Signing the Union Project Labor Agreement to Work at the San Diego Unified School District Is a Perilous Exercise

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UPDATE, September 7, 2012: I found a letter embedded in one of the grievance files that actually belongs to another grievance not provided to me by the SDUSD (I’ve added it to the list below), and I’ve learned about another grievance not provided to me by the SDUSD. I will be asking the school district to do a second check of their files, so my compilation of grievances is complete.


In the past 18 months, a few small construction companies have contacted me after unions tangled them up in costly and confusing contractual issues related to working under the Project Labor Agreement imposed by the board of education of the San Diego Unified School District. Contractors must sign this Project Labor Agreement with the San Diego Unified School District and unions in the San Diego County Building and Construction Trades Council to work on construction projects of $1 million or more funded by bonds sold under the authority of Proposition S, approved by voters in November 2008.

The school board approved this union agreement in 2009 on a 3-2 vote, to the great jubilation of union officials. As a result of a subsequent 5-0 vote of a new school board in July 2012, the union agreement will also apply to construction funded by bonds sold under the authority of Proposition Z, if voters approve that $2.8 billion bond measure on the November 6, 2012 ballot. (The San Diego County Taxpayers Association is opposed to Proposition Z.)

To ascertain the extent of the difficulties that small contractors can experience when signing this Project Labor Agreement, I requested the following records from the San Diego Unified School District:

All records generated by the SDUSD or provided to the SDUSD since July 28, 2009 concerning disputes and grievances between and/or among contractors and unions and the district that have been addressed under Article VI of the Project Stabilization Agreement (Work Stoppages and Lockouts), Article VIII of the Project Stabilization Agreement (Work Assignments and Jurisdictional Disputes), Article IX of the Project Stabilization Agreement (Management Rights), and Article X of the Project Stabilization Agreement (Settlements of Grievances and Disputes). For example, please provide all records, including grievances, concerning disputes between the Operating Engineers union and the Laborers union over trade jurisdiction.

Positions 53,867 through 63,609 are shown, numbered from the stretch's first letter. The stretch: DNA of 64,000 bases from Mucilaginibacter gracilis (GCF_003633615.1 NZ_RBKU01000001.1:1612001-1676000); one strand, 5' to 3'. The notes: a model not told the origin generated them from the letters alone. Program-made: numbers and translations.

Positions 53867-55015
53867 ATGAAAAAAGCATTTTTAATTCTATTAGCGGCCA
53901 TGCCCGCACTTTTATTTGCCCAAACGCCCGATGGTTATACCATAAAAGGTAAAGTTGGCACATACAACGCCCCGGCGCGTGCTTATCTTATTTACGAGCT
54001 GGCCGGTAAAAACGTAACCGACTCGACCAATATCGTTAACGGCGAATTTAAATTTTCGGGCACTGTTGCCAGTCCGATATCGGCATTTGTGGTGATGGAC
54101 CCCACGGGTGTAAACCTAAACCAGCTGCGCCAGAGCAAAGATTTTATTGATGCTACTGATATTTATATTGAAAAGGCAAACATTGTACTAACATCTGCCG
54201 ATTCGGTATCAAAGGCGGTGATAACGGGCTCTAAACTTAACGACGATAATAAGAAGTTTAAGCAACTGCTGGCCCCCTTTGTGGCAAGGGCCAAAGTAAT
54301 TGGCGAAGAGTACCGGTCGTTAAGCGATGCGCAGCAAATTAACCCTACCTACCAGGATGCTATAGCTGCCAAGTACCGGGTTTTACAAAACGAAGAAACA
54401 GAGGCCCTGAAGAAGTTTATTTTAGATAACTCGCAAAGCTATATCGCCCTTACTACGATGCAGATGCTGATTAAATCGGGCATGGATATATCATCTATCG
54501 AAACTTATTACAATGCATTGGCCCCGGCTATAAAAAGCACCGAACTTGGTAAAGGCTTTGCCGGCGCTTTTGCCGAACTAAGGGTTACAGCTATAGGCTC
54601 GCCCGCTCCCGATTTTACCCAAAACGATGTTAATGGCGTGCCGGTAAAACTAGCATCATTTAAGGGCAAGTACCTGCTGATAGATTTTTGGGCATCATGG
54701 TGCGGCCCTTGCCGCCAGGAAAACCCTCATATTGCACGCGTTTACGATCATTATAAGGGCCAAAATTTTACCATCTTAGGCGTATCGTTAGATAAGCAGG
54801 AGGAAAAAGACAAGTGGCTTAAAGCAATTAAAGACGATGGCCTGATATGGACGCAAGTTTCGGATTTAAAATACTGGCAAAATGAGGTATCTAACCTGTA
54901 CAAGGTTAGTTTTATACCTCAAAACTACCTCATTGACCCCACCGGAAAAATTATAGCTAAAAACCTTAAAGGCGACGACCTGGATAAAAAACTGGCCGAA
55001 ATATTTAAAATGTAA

I obtained the records in person at the school district headquarters last week. (The main receptionist and the staff at Legal Services were quite helpful, even though I arrived at 4:55 p.m.)

Unions have filed TEN at least ELEVEN grievances under the Project Labor Agreement as of the end of July 2012. Nine At least ten were against construction companies, and one was against the school district.

The San Diego Unified School District has compiled a log listing the grievances filed by unions under the Project Labor Agreement. This log does not completely match up with the actual documents. The list and summary below is based on the actual documents provided by the school district about the grievances:

Operating Engineers Union Local No. 12 went after Crown Fence Company for having a worker on the job site who was not referred from the union hiring hall. The union demanded $64.54 per hour worked by the employee to be paid into a union trust fund. See SDUSD PLA Grievance Crown Fence Company.

Ironworkers Union Local No. 229 went after Triton Structural Concrete claiming that the company improperly assigned bleacher construction to trades other than the Ironworkers. In the end, the union decided to “respectfully withdraw the grievance” so the bleachers could be finished on schedule for mid-September 2011. It appears that Worldbridge Technologies may have also been involved in this dispute. See SDUSD PLA Grievance Triton Structural Concrete.

Operating Engineers Union Local No. 12 went after FenceCorp., Inc.  for having a worker on the job site who was not referred from the union hiring hall. The union demanded $64.54 per hour worked by the employee to be paid into a union trust fund. See SDUSD PLA Grievance FenceCorp, Inc.

Plumbers and Pipefitters Union Local No. 230 went after Rand Engineering claiming that the company improperly assigned “installation of piping for potable water, sewer, and storm drain” as work under the Laborers jurisdiction rather than the Plumbers and Pipefitters jurisdiction. It appears that Quality Plumbing may have also been involved in this dispute. See SDUSD PLA Grievance Rand Engineering.